Whether improving your skills or trying new techniques, having a goal will help you stay focused. Picture what you want to achieve by the end of the 30-day challenge and focus on that goal.

For example, if your goal is to draw 100 heads in one month, sketch at least 3 heads a day. Keep your sketches in one place, preferably in a single sketchbook or art journal.

2. Start now.

One of the reasons why a creative person doesn't get enough motivation is not starting. Don't wait until you're inspired to start drawing. Get those art supplies and have a go. It doesn’t matter if you only have a pencil and a sheet of paper to begin with, but just start. 

3. Set up an art space.

You don't need to build an expensive art studio to start drawing. You can designate a small corner space to be your art space. Put a small table in that corner and a comfortable chair.

Set this space near an open window for natural light. However, if you can't have that space, add daylight lighting near your workspace, preferably overhead.

4. Build a habit.

Like getting a new hobby, drawing is a habit you need to build. Set a daily schedule to sit in your art space and draw. Most professional artists have a set time to draw, sometimes spending 10 or 12 hours a day.

5. Squeeze out those juices.

Don't wait until you're "in the mood" to draw. If you wait, those juices may never come out. It might be too late when they do because you've already lost the moment.

Start with a squiggle or a doodle on your paper when you feel uninspired. It doesn't have to be perfect. Just get those creative juices flowing by putting pencil to paper. You'll discover some creative drawing ideas from those random doodles in no time.

6. Make a plan.

Download drawing prompts, then list them on your art calendar so you don't have to look for inspiration every day. Some art websites have monthly drawing prompts so you can update your art calendar every month.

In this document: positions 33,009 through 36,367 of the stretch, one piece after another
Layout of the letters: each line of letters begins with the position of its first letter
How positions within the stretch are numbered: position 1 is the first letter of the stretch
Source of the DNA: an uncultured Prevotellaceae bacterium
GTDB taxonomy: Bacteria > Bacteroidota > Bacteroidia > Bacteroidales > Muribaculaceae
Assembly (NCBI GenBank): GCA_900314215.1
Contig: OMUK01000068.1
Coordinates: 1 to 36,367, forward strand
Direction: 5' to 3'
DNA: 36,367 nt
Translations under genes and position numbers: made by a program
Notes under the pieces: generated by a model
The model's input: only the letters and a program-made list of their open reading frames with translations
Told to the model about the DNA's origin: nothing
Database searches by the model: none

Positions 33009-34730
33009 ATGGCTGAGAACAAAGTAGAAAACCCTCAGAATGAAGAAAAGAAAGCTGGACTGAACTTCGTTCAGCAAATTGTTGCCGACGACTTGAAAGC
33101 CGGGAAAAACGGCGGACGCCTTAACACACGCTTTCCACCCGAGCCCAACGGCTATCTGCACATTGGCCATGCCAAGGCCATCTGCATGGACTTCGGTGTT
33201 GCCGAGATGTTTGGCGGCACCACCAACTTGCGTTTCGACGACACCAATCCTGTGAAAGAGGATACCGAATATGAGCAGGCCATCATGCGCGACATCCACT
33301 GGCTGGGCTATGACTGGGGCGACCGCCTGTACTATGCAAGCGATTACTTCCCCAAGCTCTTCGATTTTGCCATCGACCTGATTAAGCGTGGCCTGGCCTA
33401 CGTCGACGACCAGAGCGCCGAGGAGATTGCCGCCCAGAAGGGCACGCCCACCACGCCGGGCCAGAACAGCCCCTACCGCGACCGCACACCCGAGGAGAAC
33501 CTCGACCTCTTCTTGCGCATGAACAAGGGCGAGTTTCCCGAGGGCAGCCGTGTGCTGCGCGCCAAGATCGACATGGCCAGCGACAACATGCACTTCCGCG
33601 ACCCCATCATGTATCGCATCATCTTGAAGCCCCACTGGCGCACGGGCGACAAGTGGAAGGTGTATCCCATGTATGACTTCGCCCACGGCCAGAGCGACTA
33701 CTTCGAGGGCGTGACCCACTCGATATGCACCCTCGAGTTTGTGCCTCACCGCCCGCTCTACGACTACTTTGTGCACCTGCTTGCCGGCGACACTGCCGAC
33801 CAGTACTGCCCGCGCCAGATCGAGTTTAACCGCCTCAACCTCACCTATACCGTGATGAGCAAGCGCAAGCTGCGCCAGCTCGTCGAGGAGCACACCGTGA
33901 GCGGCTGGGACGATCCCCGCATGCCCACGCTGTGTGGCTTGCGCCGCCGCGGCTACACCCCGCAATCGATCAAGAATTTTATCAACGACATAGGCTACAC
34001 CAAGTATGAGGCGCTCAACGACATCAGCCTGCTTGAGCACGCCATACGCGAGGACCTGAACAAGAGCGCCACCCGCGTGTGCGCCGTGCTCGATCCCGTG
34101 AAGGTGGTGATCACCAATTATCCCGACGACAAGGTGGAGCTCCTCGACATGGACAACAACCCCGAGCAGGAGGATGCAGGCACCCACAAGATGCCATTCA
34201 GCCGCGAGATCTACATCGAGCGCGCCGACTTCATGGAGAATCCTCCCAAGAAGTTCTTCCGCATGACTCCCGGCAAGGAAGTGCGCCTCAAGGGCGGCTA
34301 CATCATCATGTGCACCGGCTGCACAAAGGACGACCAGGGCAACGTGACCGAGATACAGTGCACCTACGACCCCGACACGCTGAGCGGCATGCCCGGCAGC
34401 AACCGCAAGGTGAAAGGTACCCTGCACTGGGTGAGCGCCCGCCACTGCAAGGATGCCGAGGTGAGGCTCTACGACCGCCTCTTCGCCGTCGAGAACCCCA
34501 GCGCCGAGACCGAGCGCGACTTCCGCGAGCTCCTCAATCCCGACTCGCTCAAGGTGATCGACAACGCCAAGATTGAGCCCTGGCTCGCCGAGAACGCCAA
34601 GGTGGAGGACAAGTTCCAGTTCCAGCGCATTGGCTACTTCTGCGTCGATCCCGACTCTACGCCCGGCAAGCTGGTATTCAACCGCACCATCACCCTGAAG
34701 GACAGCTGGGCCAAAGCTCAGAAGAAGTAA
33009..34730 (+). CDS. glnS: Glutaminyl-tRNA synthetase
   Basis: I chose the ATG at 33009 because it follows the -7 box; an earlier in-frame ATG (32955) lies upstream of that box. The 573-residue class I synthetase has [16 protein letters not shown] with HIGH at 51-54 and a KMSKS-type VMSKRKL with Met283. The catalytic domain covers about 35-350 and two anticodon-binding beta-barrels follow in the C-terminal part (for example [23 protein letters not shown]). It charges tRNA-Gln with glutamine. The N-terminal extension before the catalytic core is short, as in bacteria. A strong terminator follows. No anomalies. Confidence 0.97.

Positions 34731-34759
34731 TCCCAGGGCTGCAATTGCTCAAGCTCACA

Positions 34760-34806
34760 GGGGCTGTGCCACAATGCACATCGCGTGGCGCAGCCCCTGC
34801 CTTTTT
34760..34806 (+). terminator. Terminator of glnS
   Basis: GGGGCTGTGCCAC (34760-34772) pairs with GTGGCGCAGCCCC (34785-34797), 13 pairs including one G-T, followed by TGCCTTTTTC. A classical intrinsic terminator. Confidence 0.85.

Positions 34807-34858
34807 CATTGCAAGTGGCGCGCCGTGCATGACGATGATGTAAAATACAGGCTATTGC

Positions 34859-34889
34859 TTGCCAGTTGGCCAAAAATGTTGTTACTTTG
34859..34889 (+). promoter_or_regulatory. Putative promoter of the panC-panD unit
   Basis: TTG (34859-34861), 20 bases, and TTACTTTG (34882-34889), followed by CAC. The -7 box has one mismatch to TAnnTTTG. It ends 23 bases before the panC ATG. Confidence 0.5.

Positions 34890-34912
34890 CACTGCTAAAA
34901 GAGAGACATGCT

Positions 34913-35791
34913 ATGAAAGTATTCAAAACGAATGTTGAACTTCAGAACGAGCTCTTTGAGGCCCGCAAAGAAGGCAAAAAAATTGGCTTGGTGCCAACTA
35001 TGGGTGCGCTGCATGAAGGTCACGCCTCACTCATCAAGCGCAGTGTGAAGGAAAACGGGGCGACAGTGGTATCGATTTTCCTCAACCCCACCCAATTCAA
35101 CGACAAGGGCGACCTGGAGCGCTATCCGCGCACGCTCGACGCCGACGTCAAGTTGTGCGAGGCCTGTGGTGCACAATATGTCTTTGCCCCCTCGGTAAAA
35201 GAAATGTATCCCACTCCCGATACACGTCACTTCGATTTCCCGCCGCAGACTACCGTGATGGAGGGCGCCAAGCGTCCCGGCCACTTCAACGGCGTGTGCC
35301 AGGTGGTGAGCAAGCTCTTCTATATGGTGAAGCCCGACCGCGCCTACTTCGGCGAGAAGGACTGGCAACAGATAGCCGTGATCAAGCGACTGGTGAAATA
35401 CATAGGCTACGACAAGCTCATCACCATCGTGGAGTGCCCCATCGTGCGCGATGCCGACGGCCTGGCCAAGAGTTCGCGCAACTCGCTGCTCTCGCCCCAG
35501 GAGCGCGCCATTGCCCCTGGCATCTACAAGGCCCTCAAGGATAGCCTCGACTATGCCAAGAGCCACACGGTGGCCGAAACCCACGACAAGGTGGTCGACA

7. Challenge yourself.

Most artists challenge themselves by posting their work online for accountability. For example, if you want to make a sketch a day, start a 30-day challenge on your social media profile and upload it.

Aside from getting better at your sketches, you'll also get comments that will help improve your sketching skills. Ignore negative comments that don't have a bearing on your skills, but take constructive criticisms from serious artists.

8. Join artists' communities.

Joining an art community is also a great way to keep you motivated. Get an art buddy to check in every day, whether online or in person. A buddy keeps you accountable to keep you motivated, especially if you're working on a challenge listed above.

9. Try a new style.

You may try other drawing styles like figures and gestures if you're into anime drawing. If you're into realism, try adding abstract elements to your drawings. You may even use a new medium to make cute drawings.

10. Don't be afraid to try again…and again.

Don't be afraid to start a new project if you think your drawings don't match the quality you want. Rather than spend hours deciphering what went wrong with your sketch, start a similar one and improve where you think you failed. Explore new ideas and find new things to draw.

11. Don't be too hard on yourself.

Remember, you're working on a sketch only. Whether you want to finish it or not is not a pressure. Sketching should be a fun way to discover new subjects and what you can do, so immersed in the fun without the burden of perfection.


Sketching is not only a fun and easy way to relieve boredom, but it can also improve your creativity and problem-solving skills. With the right attitude and mindset, you can produce great sketches quickly. Try enrolling in these online drawing classes